Two years ago on April 1 Cloudflare introduced 22.214.171.124: what they called the fastest, privacy-first consumer DNS service… that was also free. I did some tests, found that for my location it indeed was faster than Google DNS, Open DNS and Quad9, so I switched.
Well, they’re doing it again on April 1. This morning they introduced a filtering service that comes in a few flavors…
126.96.36.199 (No Malware)
188.8.131.52 (No Malware or Adult Content)
(Full info in blog post, with secondary DNS addresses listed.)
They don’t mention ad or tracker blocking (yet?) but do say, “In the coming months, we will provide the ability to define additional configuration settings for 184.108.40.206 for Families. This will include options to create specific whitelists and blacklists of certain sites. You will be able to set the times of the day when categories, such as social media, are blocked and get reports on your household’s Internet usage.”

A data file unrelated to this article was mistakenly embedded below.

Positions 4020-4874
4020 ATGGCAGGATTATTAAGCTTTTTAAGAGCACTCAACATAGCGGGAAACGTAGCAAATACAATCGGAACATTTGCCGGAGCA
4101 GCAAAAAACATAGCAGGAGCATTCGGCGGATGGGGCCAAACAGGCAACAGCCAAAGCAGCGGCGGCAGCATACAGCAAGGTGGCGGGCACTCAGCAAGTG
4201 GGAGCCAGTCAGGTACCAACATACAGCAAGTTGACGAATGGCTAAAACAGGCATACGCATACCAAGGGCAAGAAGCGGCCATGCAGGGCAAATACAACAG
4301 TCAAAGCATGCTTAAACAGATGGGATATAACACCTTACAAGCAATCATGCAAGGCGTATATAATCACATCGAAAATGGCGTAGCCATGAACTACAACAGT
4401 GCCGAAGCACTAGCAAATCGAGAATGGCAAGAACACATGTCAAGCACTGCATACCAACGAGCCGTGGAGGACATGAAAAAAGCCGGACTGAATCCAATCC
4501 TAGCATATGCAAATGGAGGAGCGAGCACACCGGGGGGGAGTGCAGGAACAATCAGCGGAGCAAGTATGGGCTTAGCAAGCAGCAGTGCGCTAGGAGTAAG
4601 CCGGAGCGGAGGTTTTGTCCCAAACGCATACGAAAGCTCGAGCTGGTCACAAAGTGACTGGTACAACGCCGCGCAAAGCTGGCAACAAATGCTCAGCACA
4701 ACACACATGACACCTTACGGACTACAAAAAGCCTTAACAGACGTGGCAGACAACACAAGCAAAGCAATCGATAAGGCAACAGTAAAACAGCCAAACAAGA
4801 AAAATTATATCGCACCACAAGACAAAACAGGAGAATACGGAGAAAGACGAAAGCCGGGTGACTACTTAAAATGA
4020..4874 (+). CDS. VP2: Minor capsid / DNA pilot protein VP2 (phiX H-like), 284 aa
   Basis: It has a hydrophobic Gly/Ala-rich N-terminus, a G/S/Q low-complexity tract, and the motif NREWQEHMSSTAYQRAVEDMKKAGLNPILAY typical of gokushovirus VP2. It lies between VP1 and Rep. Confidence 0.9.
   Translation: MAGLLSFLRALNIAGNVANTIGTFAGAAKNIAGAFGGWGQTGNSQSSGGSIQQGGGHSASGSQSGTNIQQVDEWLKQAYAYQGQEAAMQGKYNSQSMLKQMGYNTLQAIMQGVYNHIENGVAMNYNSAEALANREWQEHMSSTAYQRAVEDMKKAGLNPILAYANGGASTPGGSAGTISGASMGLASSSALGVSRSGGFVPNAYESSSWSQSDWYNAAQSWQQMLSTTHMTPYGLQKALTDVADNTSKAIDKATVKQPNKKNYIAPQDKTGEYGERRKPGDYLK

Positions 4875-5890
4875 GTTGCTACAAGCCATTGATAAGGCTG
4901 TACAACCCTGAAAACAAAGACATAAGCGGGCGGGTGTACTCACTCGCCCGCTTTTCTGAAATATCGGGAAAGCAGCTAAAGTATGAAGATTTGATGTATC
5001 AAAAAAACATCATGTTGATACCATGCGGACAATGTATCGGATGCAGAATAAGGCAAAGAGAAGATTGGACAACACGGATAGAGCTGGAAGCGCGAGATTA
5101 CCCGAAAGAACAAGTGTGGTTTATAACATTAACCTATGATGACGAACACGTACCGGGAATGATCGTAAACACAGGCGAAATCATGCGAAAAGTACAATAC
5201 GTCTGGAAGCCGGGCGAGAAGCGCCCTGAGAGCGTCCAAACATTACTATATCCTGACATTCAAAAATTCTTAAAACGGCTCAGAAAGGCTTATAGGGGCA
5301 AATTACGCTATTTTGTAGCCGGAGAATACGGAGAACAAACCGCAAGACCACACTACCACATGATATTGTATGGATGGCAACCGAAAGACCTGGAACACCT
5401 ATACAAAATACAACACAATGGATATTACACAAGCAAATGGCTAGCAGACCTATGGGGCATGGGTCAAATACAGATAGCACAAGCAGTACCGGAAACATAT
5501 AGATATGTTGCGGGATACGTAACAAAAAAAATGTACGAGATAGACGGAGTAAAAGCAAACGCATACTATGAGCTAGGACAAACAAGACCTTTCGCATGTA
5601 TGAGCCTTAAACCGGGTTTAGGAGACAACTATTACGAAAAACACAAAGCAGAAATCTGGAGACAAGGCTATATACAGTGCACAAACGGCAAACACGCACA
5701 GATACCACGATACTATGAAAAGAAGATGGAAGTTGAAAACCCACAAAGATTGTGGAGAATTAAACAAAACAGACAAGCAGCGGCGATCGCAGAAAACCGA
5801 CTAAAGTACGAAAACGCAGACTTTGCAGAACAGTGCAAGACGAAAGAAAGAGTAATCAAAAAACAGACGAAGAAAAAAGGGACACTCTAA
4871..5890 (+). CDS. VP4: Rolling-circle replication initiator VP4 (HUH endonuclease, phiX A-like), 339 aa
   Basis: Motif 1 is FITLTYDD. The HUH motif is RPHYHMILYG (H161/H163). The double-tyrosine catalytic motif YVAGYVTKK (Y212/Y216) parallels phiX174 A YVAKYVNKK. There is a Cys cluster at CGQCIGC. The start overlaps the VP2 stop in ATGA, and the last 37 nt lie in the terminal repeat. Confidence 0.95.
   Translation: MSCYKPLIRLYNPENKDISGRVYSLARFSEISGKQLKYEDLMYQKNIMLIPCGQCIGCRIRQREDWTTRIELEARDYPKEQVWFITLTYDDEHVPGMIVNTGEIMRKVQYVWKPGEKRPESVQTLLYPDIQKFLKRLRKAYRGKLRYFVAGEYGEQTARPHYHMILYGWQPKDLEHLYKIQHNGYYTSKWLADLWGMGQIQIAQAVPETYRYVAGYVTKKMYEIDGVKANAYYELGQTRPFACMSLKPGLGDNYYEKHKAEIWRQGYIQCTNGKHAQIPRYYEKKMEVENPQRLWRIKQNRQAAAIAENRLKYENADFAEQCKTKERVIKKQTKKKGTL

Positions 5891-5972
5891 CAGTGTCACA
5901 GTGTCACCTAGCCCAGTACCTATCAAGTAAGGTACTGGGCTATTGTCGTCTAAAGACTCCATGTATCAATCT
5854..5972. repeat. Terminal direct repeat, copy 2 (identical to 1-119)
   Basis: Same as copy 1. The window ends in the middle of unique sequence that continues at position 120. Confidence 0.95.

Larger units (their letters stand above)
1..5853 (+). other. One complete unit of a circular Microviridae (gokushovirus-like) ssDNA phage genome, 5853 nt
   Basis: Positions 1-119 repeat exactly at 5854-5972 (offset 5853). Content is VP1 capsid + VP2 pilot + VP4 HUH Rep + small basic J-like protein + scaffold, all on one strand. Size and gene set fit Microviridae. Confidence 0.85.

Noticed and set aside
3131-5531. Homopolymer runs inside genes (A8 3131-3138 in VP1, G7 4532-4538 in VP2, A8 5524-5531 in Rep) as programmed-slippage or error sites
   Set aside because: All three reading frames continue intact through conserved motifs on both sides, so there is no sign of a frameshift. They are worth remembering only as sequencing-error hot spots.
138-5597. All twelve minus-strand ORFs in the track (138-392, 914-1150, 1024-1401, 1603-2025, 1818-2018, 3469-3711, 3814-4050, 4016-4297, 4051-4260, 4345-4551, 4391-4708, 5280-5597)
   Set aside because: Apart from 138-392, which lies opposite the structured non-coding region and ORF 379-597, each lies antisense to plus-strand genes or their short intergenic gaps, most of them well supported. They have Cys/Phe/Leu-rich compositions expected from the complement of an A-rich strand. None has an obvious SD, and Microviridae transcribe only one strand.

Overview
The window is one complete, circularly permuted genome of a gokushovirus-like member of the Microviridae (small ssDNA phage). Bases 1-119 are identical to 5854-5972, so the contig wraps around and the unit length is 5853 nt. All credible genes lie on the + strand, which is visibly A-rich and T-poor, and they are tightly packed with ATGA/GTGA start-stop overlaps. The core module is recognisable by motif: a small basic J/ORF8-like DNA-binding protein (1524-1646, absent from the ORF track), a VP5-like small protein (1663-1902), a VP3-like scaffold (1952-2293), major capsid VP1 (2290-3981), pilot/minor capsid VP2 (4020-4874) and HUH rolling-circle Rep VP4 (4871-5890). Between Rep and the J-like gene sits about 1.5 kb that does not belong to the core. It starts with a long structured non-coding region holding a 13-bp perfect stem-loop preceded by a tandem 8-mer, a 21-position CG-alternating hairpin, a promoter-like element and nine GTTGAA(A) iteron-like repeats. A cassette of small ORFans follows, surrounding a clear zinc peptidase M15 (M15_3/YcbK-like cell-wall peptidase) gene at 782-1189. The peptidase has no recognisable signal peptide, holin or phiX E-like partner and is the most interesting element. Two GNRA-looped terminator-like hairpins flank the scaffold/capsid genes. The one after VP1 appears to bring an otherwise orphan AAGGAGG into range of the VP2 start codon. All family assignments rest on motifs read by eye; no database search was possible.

I’d be interested to hear about the security infrastructure behind the ‘No Malware’ DNS offer.
Be careful who you outsource your internet filtering to. There are often agendas and biases
Good to see that they quickly reacted to adjusting the blacklist/whitelist as needed. No product is perfect out of the gate, and at least they’re moving fast, within minutes of hearing valid complaints.
I switched to the anti-malware version and so far so good.
Someone on Twitter noted that the ‘No Malware or Adult Content’ DNS automatically sets Google Search and YouTube into Safe Mode, nice if you have kids.
I still prefer NextDNS, because it adds:
- Ad blocking
- More granularity
- Logging you can see (optional!)
I don’t need to pay $24/yr for NextDNS’s ad blocking (my ad blockers on macOS/iOS work very well), and I don’t personally need more granularity. So of all the free choices I still find Cloudflare to be the best choice for me, and the malware protection is a nice add-on. I also feel even more comfortable relying on it given KPMG’s recent privacy audit.